Research Article: The Burden of Trachoma in Ayod County of Southern Sudan

Date Published: September 24, 2008

Publisher: Public Library of Science

Author(s): Jonathan D. King, Jeremiah Ngondi, Gideon Gatpan, Ben Lopidia, Steve Becknell, Paul M. Emerson, Julius Schachter

Abstract: BackgroundBlindness due to trachoma is avoidable through Surgery, Antibiotics, Facial hygiene and Environmental improvements (SAFE). Recent surveys have shown trachoma to be a serious cause of blindness in Southern Sudan. We conducted this survey in Ayod County of Jonglei State to estimate the need for intervention activities to eliminate blinding trachoma.Methodology and FindingsA cross-sectional two-stage cluster random survey was conducted in November 2006. All residents of selected households were clinically assessed for trachoma using the World Health Organization (WHO) simplified grading scheme. A total of 2,335 people from 392 households were examined, of whom 1,107 were over 14 years of age. Prevalence of signs of active trachoma in children 1–9 years of age was: trachomatous inflammation follicular (TF) = 80.1% (95% confidence interval [CI], 73.9–86.3); trachomatous inflammation intense (TI) = 60.7% (95% CI, 54.6–66.8); and TF and/or TI (active trachoma) = 88.3% (95% CI, 83.7–92.9). Prevalence of trachomatous trichiasis (TT) was 14.6% (95% CI, 10.9–18.3) in adults over 14 years of age; 2.9% (95% CI, 0.4–5.3) in children 1–14 years of age; and 8.4% (95% CI, 5.5–11.3) overall. The prevalence of corneal opacity in persons over 14 years of age with TT was 6.4% (95% CI, 4.5–8.3). No statistically significant difference was observed in the prevalence of trachoma signs between genders. Trachoma affected almost all households surveyed: 384/392 (98.0%) had at least one person with active trachoma and 130 (33.2%) had at least one person with trichiasis.ConclusionsTrachoma is an unnecessary public health problem in Ayod. The high prevalence of active trachoma and trichiasis confirms the severe burden of blinding trachoma found in other post-conflict areas of Southern Sudan. Based on WHO recommended thresholds, all aspects of the SAFE strategy are indicated to eliminate blinding trachoma in Ayod.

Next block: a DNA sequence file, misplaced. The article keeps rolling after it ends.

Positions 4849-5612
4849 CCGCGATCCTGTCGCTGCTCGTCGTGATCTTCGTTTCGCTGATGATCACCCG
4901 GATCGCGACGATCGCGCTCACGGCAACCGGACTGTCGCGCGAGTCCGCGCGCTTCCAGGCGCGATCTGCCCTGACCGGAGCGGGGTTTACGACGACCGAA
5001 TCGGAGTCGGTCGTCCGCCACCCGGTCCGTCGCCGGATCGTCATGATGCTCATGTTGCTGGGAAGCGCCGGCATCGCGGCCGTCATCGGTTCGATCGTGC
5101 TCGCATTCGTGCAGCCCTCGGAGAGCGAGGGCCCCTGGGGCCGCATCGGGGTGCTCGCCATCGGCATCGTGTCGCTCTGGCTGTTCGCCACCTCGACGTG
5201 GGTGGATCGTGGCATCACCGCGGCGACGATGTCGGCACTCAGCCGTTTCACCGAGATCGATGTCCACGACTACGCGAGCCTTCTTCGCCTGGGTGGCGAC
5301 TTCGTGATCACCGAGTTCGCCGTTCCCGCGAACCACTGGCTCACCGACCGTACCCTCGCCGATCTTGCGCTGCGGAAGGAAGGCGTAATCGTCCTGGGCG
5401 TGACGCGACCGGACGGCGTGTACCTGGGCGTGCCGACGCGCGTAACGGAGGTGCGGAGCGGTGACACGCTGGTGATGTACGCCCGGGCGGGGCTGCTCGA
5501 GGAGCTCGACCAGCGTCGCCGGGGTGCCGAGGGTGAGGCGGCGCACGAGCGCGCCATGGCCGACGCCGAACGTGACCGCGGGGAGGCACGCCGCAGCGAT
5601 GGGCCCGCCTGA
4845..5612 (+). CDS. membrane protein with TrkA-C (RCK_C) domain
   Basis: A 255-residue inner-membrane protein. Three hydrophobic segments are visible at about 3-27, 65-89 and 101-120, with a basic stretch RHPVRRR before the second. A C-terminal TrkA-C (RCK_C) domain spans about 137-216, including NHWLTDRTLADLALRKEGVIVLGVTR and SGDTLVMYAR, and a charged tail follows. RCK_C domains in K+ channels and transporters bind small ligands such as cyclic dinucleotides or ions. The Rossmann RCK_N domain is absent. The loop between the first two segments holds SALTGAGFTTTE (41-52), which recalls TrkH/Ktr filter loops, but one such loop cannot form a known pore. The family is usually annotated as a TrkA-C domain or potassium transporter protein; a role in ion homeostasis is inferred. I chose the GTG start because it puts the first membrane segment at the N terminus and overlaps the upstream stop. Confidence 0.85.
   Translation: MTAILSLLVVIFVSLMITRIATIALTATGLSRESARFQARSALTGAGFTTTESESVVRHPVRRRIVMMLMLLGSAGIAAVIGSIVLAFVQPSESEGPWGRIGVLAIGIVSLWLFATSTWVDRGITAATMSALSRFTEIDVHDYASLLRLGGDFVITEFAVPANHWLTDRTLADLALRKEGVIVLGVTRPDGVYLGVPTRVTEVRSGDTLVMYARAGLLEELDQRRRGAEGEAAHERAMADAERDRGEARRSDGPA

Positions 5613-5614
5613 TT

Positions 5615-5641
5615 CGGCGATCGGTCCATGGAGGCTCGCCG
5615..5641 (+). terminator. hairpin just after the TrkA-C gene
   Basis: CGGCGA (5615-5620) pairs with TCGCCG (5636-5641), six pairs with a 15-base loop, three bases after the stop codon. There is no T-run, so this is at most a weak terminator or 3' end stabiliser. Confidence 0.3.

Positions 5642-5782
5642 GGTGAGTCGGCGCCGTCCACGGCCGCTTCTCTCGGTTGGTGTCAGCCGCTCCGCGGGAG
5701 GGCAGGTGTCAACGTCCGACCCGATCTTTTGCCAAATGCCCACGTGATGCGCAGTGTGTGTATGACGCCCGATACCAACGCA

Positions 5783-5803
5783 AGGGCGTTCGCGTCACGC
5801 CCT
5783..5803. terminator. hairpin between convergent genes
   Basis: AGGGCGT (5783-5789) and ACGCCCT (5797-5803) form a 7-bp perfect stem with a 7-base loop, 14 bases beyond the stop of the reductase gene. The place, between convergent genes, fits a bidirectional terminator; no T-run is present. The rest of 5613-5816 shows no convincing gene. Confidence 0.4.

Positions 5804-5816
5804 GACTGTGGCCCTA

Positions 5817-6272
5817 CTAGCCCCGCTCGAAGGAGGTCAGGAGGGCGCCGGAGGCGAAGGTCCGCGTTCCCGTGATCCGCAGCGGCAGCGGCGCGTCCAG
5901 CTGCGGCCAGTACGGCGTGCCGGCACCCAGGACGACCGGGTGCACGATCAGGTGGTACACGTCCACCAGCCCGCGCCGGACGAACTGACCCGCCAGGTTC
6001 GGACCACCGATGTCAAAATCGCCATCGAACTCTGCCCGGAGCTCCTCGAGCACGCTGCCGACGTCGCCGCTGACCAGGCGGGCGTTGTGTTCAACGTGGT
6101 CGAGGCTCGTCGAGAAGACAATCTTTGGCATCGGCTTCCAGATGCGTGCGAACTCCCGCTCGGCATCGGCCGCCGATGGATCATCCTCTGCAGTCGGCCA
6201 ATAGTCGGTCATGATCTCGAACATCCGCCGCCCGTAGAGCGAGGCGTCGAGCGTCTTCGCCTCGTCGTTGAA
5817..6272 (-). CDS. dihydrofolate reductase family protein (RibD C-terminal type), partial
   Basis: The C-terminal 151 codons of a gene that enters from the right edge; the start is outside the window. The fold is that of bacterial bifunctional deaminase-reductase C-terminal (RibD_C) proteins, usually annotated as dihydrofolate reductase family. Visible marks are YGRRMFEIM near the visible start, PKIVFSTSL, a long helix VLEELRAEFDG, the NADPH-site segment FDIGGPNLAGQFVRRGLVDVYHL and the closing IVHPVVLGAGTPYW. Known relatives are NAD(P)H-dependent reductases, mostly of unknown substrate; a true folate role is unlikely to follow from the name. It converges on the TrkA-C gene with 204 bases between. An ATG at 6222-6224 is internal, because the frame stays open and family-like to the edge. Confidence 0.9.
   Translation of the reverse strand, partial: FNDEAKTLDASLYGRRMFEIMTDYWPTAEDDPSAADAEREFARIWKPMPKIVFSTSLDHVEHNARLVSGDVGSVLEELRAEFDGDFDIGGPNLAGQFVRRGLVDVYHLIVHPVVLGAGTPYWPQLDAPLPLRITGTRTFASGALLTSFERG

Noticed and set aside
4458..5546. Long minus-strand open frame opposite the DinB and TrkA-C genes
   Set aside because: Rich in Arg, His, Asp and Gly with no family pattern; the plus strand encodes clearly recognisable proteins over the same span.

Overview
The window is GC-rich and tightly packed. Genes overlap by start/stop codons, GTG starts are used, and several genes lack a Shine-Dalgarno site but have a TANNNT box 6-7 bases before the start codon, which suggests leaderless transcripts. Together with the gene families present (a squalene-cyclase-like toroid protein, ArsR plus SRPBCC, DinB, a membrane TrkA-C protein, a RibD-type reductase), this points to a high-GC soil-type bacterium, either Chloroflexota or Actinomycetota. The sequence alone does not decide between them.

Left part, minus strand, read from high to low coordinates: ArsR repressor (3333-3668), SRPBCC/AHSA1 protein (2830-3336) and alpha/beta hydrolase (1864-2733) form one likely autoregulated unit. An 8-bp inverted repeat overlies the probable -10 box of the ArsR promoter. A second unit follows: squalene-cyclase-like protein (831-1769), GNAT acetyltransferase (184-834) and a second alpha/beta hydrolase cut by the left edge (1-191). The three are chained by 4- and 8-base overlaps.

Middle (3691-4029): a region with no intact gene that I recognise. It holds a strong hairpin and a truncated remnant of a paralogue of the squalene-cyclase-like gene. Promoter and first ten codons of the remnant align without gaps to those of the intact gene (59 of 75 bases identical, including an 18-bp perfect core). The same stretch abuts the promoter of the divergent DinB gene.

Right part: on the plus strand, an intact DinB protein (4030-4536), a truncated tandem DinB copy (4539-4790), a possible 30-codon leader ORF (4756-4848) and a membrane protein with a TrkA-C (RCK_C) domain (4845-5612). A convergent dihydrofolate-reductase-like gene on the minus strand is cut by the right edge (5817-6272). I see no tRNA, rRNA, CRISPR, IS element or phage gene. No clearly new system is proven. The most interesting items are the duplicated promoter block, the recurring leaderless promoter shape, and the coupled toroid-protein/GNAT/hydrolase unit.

Partial Text: Trachoma is a disease caused by ocular serovars of the bacterial pathogen Chlamydia trachomatis. Infection with ocular C. trachomatis results in conjunctivitis and clinical signs of active trachoma are distinguished by the presence of follicles on the tarsal conjunctiva and intense inflammation. Repeated infections lead to conjunctival scarring of the upper eye lid which may result in entropion allowing eyelashes to scrape the cornea; a condition referred to as trichiasis. Without corrective lid surgery, lashes continue to abrade the cornea leading to additional infections, ulceration and eventually opacities in the cornea that are irreversible.[1]

Communities in Ayod are in urgent need of interventions to eliminate trachoma as a public health problem. Active trachoma affected nearly every household in this survey and one in three had at least one person with trichiasis. The prevalence of active trachoma in children 1–9 years of age reported in this survey is, to our knowledge, the highest district-wide estimate ever reported in Southern Sudan. Ngondi et al reported TF prevalence in children as high as 77.2% in a separate county within Jonglei State and TF greater than 60% in counties within two other states.[8] In addition, active trachoma in Ayod is among the highest reported globally, comparative to other trachoma hyperendemic settings in Tanzania[28],[29], Ethiopia[22],[30],[31], Kenya[32] and parts of Australia.[33],[34] Including Ayod, surveys in 12 other areas in Southern Sudan have consistently demonstrated the unreasonably high burden of trachoma (Figure 1).



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